The construction industry in Spain does not seem to be improving and this is bad news for employment and growth in a Andalucia where building and construction was once its main sources of income, along with tourism.
Local authorities are feeling the squeeze from the harsh drop in planning-related income. Larger municipalities had put much of their financial hopes in the new PGOU’s (urban development plans) that were designed to create more available land for construction to generate more income through planning deals. Those hopes are now fading fast as none of the four main municipalities that approved the new guidelines are showing any signs of growth.
The new development plans have been in place since 2010 but the situation in Marbella and Antequera has not changed.
In Fuengirola and Malaga the PGOUs came into effect in April and September respectively but have faced an added handicap with developers unable to deliver the money stipulated in the agreements which were signed back in the boom years.
The town hall in both Malaga and Fuengirola place the blame for the delay in the approval of plans with the Junta de Andalucia and say the solution requires negotiating a new payment scheme with landowners that is more in line with the current market. The guidelines were drawn up in the context of a property boom but were launched in the middle of a crisis.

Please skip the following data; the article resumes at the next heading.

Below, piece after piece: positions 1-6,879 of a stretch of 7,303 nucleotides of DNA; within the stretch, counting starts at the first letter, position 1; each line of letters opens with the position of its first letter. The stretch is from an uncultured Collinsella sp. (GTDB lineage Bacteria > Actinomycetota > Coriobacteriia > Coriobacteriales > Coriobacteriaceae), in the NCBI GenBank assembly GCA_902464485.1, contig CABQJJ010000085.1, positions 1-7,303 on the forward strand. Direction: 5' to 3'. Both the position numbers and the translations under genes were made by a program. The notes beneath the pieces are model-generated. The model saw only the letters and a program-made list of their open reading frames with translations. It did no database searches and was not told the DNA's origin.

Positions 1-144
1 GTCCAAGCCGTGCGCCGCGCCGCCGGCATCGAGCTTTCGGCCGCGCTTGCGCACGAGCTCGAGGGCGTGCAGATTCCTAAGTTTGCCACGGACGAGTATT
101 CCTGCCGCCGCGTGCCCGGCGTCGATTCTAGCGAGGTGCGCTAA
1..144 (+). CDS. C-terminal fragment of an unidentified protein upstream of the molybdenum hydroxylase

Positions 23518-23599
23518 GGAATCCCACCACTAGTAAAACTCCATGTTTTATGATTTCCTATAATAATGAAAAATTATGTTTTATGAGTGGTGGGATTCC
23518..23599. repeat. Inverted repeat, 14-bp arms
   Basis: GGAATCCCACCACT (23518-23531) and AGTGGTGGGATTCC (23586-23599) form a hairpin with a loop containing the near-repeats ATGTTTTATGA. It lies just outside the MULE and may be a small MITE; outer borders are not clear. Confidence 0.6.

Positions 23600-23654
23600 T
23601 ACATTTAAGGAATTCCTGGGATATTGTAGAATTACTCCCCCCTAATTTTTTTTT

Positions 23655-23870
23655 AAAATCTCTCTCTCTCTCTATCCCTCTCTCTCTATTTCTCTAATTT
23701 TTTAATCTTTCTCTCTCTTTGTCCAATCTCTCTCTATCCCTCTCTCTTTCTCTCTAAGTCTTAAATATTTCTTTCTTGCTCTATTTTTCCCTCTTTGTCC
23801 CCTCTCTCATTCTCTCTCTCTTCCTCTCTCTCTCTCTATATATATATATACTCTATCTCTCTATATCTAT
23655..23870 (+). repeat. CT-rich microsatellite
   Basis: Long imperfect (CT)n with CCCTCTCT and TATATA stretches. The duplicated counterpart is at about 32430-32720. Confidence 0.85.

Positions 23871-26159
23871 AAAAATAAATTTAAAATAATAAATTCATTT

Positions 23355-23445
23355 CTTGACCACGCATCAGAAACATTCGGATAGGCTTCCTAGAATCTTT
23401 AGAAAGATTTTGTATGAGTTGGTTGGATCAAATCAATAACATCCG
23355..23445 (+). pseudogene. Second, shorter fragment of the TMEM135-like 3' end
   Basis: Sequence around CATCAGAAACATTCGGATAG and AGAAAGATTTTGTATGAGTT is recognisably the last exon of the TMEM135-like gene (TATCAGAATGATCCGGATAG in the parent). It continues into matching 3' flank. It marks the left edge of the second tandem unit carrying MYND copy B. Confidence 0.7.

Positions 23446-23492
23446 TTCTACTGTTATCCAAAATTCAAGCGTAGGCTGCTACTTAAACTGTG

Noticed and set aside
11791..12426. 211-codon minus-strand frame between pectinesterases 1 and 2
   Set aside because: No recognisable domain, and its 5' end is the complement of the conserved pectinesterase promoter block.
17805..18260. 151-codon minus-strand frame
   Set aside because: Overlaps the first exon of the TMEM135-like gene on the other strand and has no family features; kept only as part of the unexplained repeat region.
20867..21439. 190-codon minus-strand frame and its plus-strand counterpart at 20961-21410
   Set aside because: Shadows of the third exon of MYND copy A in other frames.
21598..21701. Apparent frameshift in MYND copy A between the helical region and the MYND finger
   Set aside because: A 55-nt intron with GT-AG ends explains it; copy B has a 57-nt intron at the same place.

In Malaga there were five main planning agreements which would generate 172.4 million euros for the city, of which 126 million should have been paid already. The reality, however, is that city hall has received only 27.1 million. Furthermore, only two of the developers are up to date with their payments.
Planning councillor Diego Maldonado said that negotiations to modify other agreed payment plans were going well, especially in the case of the project to build tower blocks on the former Citesa site in Martiricos. The authority is only considering a reduction in the fees in the case of the former “Térmica” factory, on the west side of the city, where the available land for construction could be cut by the Coasts Authority who say that it invades public maritime domain. The site owners had originally agreed to pay the City Hall 58 million euros to develop the area.
Fuengirola the Town Hall are still waiting for 25.5 million euros corresponding to 28 planning agreements. After meeting with the developers, mayor Esperanza Oña said “not one of them is able to pay at the moment”.
Developers have been given the option to pay in instalments over a period of up to eight years, either by paying ten per cent a year and the rest a final payment, or postponing an initial payment of 30% until the end of the second year. The Town Hall requires a bank guarantee from developers worth more than the amount in the planning agreement.